Amazon introduces Pay Monthly credit option for UK customers

Last year, if you wanted to spend big money at Amazon, your bank account would receive a short, sharp shock as the money was swiftly pulled from your cash pile and into Amazon’s. This year, that no longer need be the case: the retail giant has announced a new loan scheme in collaboration with Hitachi Capital, meaning that your money will be taken in smaller, less painful increments over a period of up to four years.

Amazon introduces Pay Monthly credit option for UK customers

There are plenty of caveats, of course. The first is that the loan is subject to an APR of 16.9%, meaning that you’re paying considerably more for the convenience of staggered payment. If, for example, you were buying a £1,999.99 television, you’d end up paying £2,765.11 in total over four years.

It’s also only available for items sold and dispatched by Amazon, meaning third-party goods are out. You need to spend at least £400 to qualify for 24 months, £750 for 36 months and £1,000 for 48 months, although it doesn’t all need to be on a single item if you find yourself craving several hundred pounds’ worth of elastic bands without the funds to back up your desire.amazon_loan_scheme_uk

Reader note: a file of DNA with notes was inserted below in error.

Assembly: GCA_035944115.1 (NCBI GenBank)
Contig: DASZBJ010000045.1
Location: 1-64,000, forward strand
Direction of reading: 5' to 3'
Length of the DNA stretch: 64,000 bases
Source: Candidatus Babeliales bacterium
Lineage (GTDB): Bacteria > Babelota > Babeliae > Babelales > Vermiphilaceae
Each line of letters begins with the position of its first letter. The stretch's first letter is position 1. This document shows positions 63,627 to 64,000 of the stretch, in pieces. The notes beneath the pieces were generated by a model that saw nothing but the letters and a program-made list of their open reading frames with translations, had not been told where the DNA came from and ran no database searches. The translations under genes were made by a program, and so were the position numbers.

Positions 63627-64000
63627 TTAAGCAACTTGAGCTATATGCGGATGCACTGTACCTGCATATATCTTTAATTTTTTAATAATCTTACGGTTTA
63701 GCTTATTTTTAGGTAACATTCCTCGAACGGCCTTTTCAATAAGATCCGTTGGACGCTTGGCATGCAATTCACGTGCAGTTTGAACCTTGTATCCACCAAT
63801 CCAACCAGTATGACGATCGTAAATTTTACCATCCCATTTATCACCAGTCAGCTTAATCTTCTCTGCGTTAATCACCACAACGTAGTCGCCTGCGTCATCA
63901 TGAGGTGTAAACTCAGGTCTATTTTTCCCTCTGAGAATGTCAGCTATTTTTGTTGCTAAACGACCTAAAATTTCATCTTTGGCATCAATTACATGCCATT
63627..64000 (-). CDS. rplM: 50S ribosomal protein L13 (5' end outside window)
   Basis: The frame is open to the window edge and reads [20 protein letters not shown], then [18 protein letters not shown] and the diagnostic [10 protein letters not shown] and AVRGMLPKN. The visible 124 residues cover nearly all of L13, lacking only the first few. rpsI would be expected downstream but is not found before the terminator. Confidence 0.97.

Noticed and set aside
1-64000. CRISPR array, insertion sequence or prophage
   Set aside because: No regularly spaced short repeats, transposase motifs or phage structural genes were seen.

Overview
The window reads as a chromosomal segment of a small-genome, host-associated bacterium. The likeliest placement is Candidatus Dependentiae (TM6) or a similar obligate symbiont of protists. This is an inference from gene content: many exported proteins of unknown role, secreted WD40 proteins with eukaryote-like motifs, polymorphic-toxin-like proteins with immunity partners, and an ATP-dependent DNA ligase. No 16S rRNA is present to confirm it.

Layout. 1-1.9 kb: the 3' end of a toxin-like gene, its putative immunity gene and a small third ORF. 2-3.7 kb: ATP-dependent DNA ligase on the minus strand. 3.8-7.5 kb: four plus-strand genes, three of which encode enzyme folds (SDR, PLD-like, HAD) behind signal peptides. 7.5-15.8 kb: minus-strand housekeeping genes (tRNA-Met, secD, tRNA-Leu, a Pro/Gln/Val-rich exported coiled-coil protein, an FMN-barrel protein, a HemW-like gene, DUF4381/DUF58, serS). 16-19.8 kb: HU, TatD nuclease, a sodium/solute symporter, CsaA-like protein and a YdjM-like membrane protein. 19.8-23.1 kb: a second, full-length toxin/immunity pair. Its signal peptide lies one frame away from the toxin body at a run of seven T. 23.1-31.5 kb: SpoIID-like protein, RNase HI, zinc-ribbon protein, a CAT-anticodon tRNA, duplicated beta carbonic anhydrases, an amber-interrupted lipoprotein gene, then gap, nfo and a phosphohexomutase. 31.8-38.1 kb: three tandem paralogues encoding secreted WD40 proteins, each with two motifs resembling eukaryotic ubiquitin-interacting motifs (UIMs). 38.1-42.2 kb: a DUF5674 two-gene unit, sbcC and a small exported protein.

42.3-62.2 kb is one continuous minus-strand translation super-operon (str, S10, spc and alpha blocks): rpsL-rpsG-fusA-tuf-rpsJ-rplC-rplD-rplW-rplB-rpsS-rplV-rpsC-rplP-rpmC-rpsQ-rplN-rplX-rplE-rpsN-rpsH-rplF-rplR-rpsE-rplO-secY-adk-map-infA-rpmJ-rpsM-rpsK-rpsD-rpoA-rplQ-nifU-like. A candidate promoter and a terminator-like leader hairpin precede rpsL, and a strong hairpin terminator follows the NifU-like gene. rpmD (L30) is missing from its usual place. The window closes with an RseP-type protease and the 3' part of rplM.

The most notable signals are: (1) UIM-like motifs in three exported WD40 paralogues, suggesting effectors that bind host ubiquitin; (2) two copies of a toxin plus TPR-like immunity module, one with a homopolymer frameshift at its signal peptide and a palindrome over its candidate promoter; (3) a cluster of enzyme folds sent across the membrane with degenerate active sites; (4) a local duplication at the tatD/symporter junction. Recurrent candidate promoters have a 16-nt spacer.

There’s no deposit involved: the first payment is the beginning of your monthly installments. Simply select financing at the checkout for a qualifying order, and then see if you pass the credit checks for a loan of one to four years.

The company assisting with the financing options is Hitachi Capital, which already provides a similar service at John Lewis. Gerald Grimes, the managing director of Hitachi Capital Consumer Finance, told The Guardian: “Our new trial with Amazon is all about giving people the fastest and most seamless experience when it comes to point-of-sales credit.”

“Amazon is famous for its ‘1-Click’ service, allowing you to place an order literally at the click of a button with prestored payment details and delivery addresses. This is part of boosting that customer experience and could signal huge changes for the online retail industry,” he added.

READ NEXT: How to cancel Amazon Prime

Images: George Grinsted and Mike Seyfang used under Creative Commons

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